Both New York State and IRS opened for e-filing yesterday. Which means, we're open for business to help you with your tax filings. Reach out to email@example.com to get started.
Additionally, the deadline for filing this year is April 18th (not the traditional date of April 15th).
If you have minimum wage workers this is no secret to you but for everyone else, the minimum wages for workers went up starting in 2016.
NYS minimum wage is now $9/hour (vs. $8.75 in 2015) for most workers. If you work in a restaurant and make tips, the minimum wage is now $7.50/hour but if you're working "overtime" then the minimum is $12/hour. Additionally, there is is meal allowance of $2.50/meal.
The highlights are here:
Beginning on Jan. 1, 2016, the standard mileage rates for the use of a car (also vans, pickups or panel trucks) went to:
for more click here
I got cap. gains, I got no pain...
Remember that song? It was Insane Clown Posse, right? No, wait, it was the marijuana guys, right? Ah, yes *Google Search*: Cypress Hill. Actually, I may have mis-remembered the lyrics a little bit but the substance of the mangled lyrics remain intact, the tax rates on Capital Gains are relatively insane. Relative to what? and Why? Let me explain...
Remember in 2012, all the people (Democrats) were incredulous about the wealth of Mitt Romney? They were shocked (shocked) that Mitt Romney paid a lower tax rate than someone in the middle class. There was much outrage and yet after he released his tax returns it was pretty clear why his tax rate was so low even though he made so much money: he owns a lot of assets that pay him Dividends and he sold bunch of assets that resulted in Capital Gains. Those 2 types of income made up most of his taxable income (poor guy didn't even deduct his "speaking fee" expenses...lotta good that did him) and they are treated differently than Ordinary Income.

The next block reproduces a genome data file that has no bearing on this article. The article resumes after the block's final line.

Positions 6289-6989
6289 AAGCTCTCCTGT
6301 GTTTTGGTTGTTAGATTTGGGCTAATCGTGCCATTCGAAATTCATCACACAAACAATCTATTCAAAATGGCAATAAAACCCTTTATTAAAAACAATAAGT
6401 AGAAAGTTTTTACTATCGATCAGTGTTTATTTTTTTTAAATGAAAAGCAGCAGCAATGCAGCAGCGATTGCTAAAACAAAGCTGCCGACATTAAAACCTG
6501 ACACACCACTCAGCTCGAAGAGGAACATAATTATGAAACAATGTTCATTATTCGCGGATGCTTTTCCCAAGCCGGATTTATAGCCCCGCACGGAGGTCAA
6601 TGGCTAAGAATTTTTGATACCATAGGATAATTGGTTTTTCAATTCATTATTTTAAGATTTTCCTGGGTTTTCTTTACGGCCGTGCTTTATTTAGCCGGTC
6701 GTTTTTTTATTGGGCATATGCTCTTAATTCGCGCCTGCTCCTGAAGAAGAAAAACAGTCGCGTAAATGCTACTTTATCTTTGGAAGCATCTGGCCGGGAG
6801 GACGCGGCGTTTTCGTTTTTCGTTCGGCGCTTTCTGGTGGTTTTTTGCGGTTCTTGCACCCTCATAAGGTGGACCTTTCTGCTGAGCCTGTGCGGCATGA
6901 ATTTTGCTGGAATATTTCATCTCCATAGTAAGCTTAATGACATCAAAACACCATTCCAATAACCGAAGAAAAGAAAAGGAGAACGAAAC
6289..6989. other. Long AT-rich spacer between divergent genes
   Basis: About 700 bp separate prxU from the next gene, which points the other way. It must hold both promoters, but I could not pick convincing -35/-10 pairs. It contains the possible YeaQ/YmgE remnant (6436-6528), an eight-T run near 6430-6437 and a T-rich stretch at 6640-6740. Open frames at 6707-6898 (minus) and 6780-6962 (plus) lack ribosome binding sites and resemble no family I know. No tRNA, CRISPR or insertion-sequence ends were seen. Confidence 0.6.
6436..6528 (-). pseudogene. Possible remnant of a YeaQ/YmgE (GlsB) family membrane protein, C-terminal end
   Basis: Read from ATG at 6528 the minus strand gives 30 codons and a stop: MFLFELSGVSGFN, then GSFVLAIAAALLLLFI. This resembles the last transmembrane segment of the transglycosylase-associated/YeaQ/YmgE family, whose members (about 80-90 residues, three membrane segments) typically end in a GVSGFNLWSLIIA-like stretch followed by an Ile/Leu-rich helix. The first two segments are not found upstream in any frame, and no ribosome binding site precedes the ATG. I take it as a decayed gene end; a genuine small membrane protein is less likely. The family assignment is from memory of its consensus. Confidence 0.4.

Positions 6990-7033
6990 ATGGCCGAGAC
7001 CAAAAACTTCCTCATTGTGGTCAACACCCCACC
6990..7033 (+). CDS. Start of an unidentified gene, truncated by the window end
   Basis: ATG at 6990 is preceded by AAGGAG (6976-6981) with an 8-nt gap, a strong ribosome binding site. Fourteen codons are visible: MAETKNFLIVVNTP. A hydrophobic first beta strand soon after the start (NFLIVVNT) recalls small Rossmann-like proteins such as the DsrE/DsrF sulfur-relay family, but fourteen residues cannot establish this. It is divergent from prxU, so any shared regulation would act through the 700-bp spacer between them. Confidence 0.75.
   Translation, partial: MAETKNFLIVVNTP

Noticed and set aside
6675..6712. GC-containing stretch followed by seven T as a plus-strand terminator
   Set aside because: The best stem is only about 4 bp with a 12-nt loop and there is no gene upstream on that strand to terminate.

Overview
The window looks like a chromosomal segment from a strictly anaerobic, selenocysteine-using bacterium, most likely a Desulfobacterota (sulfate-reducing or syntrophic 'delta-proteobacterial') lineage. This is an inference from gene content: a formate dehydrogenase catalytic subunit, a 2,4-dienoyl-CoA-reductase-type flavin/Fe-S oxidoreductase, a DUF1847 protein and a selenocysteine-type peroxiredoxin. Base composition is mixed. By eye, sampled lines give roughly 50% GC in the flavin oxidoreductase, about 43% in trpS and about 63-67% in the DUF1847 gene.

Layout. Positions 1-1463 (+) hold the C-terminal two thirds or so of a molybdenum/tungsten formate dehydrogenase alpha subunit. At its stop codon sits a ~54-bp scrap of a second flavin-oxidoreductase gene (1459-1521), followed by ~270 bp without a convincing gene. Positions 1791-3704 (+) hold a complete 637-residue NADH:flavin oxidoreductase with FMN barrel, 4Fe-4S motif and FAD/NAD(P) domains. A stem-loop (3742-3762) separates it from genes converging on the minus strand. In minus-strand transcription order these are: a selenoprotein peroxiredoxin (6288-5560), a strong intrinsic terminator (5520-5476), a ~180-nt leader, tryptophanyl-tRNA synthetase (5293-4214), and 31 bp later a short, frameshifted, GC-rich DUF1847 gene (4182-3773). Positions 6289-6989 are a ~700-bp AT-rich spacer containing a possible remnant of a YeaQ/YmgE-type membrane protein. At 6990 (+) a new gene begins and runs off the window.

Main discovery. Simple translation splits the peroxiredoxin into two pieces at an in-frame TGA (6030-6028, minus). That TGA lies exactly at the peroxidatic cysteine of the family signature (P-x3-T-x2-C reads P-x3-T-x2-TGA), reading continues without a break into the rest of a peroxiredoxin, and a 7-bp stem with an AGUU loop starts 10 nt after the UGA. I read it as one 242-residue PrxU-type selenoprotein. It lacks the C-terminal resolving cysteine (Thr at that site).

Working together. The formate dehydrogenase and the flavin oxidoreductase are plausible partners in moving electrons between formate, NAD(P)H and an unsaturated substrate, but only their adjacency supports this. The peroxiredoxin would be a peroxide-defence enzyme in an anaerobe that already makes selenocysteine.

The point here is that contained within our current tax code there is a character difference between different types of income. For example, the progressive Federal tax rates most people think about:
Taxable Income of $0-$9,224 = 10% tax rate*
Taxable Income of $9,225-$37,449 = 15% tax rate*
Taxable Income of $37,450-$90,749 = 25% tax rate*
Taxable Income of $90,750-$189,299 = 28% tax rate*
Taxable Income of $189,300-$411,499 = 33% tax rate*
Taxable Income of $411,500-$413,199 = 35% tax rate*
Taxable Income of over $413,200 = 39.6% tax rate*
*the taxable income thresholds in this example are for Unmarried people.
Those rates only apply to Ordinary Income and not to Capital Gains.
Capital Gains rates look like this:
Taxpayers (unmarried and married) in the 10-15% tax bracket pay 0% tax on Capital Gains.
Taxpayers in the 25%, 28%, 33% or 35% tax bracket pay only 15% tax on Capital Gains.
Taxpayers in the 39.6% tax bracket pay only 20% tax on Capital Gains.
Now, do you see why Capital Gains tax rates are relatively insane?
If Mitt Romney had simply said "Don't hate the player, hate the game" do you think he would have been able to mute some of the outrage over his relatively low tax rate?? I guess we'll never know.
Some other notes:
Unrecaptured Gain on Real Estate (sec. 1250 gain) pays 25% tax on gain.
Collectibles and qualified business stock gains result in 28% capital gains tax.
If you have any other questions on Capital Gains (line 13 of the Form 1040), please reach out to firstname.lastname@example.org